St. Thomas’ was established in 1862 and had the most impressive buildings with large tall grey Greco-Roman columns. They had beautifully laid out gardens. I couldn’t say the same of their breezy turf wicket by the sea which was a cemetery for visiting teams. They have always had good strong teams. The school has produced many outstanding cricketers. The names that come easily to mind are Bertie Wijesinha, Michael Tissera, P. I. Peiris, Neil Chanmugam, Dan Piachaud, Buddy Reid and Lareef Idroos who shone in the 50’s. Their names are carved in my memory. Lareef and Buddy were at Medical School with me and helped University win the coveted Sara Trophy in 1962.
Royal College came into being in January 1835 as a private school christened "The Colombo Academy" and was situated at Hill Street, Wolfendhal. They moved to the present site next door to the University in 1923. It was a shorter journey to the Reid Avenue turf which was the Royal College grounds. On many occasions, I had preferred to watch from beyond Reid Avenue fence which gave a panoramic view of the red brick school, the pavilion and the action in the middle. They were always formidable opponents and had fine cricketers. Brendon Gooneratne, Ubhaya De Silva, EL and EB Pereira, Sarath Samarasinghe, Michael Dias, Darrell Lieversz and Nirmalingam are some of the names I recall with ease. Our very own Harsha Samarajiwa was a fine quickie who later played for the University to win the Sara Trophy. Royalists always fought their games hard and fair.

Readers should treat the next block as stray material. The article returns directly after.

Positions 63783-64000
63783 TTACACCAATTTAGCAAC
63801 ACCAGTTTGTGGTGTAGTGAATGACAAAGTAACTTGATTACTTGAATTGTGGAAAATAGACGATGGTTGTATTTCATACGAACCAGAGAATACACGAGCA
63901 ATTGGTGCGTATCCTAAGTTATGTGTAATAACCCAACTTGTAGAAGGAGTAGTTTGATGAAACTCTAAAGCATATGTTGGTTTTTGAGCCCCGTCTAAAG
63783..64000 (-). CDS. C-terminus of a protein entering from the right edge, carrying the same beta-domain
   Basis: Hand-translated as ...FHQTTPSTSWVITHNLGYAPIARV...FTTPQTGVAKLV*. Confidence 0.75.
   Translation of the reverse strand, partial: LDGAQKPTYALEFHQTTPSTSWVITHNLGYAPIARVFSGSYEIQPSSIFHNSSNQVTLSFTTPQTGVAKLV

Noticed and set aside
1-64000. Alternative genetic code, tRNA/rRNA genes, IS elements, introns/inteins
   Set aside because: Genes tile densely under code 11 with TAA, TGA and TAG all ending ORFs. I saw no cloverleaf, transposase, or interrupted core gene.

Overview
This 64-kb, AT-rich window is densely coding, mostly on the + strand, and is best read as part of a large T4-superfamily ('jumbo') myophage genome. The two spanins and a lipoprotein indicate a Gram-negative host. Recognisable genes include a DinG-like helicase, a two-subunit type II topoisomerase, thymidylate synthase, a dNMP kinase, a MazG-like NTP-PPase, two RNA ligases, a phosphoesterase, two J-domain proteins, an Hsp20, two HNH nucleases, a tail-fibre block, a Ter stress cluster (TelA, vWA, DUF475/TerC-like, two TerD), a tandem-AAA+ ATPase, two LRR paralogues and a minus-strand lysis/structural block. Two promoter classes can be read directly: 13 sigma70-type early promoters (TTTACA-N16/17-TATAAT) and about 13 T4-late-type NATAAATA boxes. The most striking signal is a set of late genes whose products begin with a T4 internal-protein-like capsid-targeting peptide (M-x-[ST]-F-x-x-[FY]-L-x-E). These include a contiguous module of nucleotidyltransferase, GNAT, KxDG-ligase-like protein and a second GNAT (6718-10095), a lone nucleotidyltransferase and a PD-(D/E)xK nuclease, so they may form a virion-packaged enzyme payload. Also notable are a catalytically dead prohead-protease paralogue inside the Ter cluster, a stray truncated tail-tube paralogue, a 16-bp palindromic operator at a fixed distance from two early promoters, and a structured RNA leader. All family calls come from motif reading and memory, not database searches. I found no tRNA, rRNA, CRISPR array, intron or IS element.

St. Peter’s grounds at Bambalapitiya was again a turf pitch. They had an elegant pavilion built on a hill overlooking the turf. The "Bambalawatte boys" gathered in their hundreds with their Brylcreemed Elvis Presley hair, speaking their own brand of pidgin English. The Wellawatte canal wasn’t far away and the smell of stagnant water was ever present. We could see in the distance, the tall chimney of the Wellawatte Spinning and Weaving Mills bellowing thick black smoke. Clive Inman, a product of St. Peter’s College, Bambalapitiya, is rated as one of the best left handed batsmen produced by the country. Clive came into prominence when he scored an unbeaten 204 against St. Joseph’s - which is still a record for schools big matches. Anton Perera was their lively fast bowler and HIK Fernando a fine wicket keeper for the school and country.